The Land Girls; Let’s Talk Women in Agriculture
Since the 1990’s, socially disadvantaged and limited resource farmers in the U.S. have been eligible to receive benefits from a number of FarmAct programs. The classifications of who falls within this category are largely dependent on the amount of time a farmer has been operating and the revenues they’ve achieved (i.e. a “Beginning Farmer” is one that has materially and substantially participated in the operation of any farm or ranch for 10 years or less), and the definition for Socially Disadvantaged farmers includes those subject to prejudice in the industry. The USDA further defines these farmers as belonging to the following groups: American Indians or Alaskan Natives, Asians, Blacks or African Americans, Native Hawaiians or other Pacific Islanders, Hispanics… and women.
The barriers to farming successfully around the world are not news to anyone: unpredictable weather, volatile commodity prices, changing consumer preferences, complicated subsidies, low margins, hard labor, and long hours for those running the show. Add to this the complexity of being female in a man’s world, and you have a whole new plethora of gender-linked obstacles to add to the bull ring. Lack of access to land, markets, financing, agricultural training and education, suitable working conditions, and equal treatment put most female farmers at a significant disadvantage before they’ve set foot in the field.
The irony of the Western perception of agriculture being an industry for men is that women have been working the lands for thousands of years too and continue to be the primary agricultural producers across most subsistence or smallholder agriculture in emerging markets. Frustratingly, women-run farms in emerging markets produce 20–30% less than those run by men — a so-called “crop gap” — which has nothing to do with their aptitude for farming and everything to do with gender-specific obstacles. The biggest hurdle is land rights, as in developing countries only 10–20% of landholders are women, and in many countries women still cannot legally own or control land, preventing them from being able to agree to contracts and secure subsidies or other support for their farmland. In the U.S., the story isn’t as foreign as one would expect, with women controlling 7% of U.S. farmland but only accounting for 2% of sales annually.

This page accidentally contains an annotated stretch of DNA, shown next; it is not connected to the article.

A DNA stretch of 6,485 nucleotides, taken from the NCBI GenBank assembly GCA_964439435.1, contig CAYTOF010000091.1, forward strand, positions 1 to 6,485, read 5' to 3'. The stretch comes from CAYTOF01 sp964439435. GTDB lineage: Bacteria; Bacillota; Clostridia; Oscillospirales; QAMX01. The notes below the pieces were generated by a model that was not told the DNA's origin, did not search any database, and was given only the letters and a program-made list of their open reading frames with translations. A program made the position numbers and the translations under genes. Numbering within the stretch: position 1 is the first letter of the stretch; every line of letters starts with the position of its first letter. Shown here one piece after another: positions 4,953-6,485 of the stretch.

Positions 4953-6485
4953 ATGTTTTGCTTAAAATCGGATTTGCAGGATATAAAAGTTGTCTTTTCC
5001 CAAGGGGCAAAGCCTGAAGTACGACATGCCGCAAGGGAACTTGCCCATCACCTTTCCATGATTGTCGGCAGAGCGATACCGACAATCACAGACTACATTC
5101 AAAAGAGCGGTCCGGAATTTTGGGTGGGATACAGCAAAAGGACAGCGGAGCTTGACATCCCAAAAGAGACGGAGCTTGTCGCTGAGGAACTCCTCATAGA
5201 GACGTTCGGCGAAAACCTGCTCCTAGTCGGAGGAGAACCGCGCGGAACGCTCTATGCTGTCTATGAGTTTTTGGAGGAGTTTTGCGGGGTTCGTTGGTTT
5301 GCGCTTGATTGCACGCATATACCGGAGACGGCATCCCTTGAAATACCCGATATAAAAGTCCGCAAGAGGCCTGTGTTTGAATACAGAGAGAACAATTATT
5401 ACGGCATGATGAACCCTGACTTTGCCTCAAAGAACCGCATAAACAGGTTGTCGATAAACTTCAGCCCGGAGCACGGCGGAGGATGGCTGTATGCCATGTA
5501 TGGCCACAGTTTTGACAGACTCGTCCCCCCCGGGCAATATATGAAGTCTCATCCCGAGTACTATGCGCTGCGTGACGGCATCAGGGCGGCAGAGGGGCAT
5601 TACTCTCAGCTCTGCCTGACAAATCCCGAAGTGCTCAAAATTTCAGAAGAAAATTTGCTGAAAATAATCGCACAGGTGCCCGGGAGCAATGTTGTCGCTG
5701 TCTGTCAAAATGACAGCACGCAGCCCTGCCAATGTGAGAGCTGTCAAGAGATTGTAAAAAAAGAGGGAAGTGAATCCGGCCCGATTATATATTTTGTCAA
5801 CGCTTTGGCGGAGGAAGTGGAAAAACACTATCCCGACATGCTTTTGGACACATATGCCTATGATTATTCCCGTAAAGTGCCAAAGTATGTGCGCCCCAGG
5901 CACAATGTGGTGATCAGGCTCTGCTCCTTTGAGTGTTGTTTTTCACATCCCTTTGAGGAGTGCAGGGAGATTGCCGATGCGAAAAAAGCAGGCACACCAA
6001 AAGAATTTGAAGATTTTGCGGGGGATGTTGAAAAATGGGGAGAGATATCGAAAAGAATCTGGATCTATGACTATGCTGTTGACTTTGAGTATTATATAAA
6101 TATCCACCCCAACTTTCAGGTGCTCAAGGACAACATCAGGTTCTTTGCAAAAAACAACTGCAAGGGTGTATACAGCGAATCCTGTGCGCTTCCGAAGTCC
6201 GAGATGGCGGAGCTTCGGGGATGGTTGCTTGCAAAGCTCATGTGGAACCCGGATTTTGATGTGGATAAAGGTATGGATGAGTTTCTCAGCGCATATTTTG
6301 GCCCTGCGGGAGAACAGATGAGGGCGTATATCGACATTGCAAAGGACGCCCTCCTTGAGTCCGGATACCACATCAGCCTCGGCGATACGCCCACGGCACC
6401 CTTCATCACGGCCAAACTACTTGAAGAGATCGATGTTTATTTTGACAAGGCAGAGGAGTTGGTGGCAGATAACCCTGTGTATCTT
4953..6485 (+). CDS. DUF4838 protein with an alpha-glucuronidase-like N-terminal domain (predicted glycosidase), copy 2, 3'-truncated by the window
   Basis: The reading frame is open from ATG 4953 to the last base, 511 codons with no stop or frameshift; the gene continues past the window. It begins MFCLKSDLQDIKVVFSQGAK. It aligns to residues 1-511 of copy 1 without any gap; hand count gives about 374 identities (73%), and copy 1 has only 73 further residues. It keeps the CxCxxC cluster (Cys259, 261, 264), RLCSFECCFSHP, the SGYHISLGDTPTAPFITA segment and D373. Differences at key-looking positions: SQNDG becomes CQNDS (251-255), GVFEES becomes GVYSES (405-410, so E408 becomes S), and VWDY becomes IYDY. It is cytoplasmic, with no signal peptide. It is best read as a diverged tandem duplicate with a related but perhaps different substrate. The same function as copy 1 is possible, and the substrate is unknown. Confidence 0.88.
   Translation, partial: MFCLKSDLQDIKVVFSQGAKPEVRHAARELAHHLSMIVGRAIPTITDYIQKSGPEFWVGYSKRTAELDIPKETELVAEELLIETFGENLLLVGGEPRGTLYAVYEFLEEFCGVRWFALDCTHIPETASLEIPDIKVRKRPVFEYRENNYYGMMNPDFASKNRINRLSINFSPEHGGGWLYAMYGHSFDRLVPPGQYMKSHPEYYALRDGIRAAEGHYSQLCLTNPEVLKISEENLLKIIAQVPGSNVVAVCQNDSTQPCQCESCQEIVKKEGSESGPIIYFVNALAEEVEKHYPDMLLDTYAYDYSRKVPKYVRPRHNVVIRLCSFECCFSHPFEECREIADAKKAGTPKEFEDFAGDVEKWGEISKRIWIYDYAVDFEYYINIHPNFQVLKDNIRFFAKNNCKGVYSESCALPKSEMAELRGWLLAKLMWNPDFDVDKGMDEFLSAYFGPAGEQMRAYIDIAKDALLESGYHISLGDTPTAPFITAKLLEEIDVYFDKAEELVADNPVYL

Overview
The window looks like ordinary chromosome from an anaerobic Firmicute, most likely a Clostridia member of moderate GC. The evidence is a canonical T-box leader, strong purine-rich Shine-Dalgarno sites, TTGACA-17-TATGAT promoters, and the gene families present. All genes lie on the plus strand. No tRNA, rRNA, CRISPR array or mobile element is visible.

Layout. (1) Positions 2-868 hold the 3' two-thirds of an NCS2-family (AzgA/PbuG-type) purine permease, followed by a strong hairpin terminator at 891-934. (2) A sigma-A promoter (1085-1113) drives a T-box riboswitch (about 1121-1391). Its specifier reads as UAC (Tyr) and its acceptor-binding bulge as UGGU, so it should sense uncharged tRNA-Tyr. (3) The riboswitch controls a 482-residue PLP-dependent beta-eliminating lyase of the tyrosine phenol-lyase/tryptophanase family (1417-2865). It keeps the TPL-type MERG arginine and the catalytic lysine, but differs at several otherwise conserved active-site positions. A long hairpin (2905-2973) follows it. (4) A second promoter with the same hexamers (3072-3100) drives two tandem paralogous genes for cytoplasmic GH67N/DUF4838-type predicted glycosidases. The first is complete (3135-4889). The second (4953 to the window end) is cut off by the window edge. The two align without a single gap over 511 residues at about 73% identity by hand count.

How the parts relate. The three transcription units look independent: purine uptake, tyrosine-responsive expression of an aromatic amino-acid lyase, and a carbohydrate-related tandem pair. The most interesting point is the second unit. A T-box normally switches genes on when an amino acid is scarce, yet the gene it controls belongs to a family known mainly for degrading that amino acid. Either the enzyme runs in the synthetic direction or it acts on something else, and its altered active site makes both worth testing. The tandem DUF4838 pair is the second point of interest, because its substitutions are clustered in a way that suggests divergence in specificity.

So how do we change this? In the last 25 years the proportion of U.S. principal farm operators who are women has increased significantly from less than 5%, to over 36%, highlighting that women are slowly taking the reins. In addition to this, some of the biggest U.S. agricultural organizations such as the Almond Board of California are now lead by women, extending this reach from the fields to the boardroom. What we need is a meeting of the minds from women with boots on the ground to those women with significant sway in this globalized industry to elevate the status of women in all parts of these supply chains worldwide and educate the rest of the world on the changing face of agriculture.
Hayley Mole, Senior Associate
The 2017 U.S. Census for Agriculture in the U.S. highlighted that the proportion of women in farming in the U.S. in growing. Conversely (and a topic for another newsletter), the share of African-American farmers has dropped from 14% of all U.S. farmers in 1910, to only 1.6% today, accounting for only 0.45% of the total acreage of farmland in the U.S. To be black and female in the world of farming is no easy task, but farmers like Jamila Norman in Georgia, and Bonita Clements and FarmSIS in South Carolina, are proving that they have what it takes to bring healthy food to their communities.
FarmHer is a photo project and blog created by Marji Guyler-Alaniz, who left the world of corporate agriculture to showcase and inspire women working in the field (no pun intended). Similarly, tired of being told that they “didn’t look like farmers”, these sisters took to Instagram (@thetulepps) to merge their love of fashion with their daily farm lives.
Not all women in agriculture are subsistence or smallholder farmers, or merely farm laborers. From urban growing to nutrition policymaking to raising cattle, global women are tackling every aspect of our food system for the betterment of their communities. Here are 25 examples of the women changing the game in agriculture across the world.
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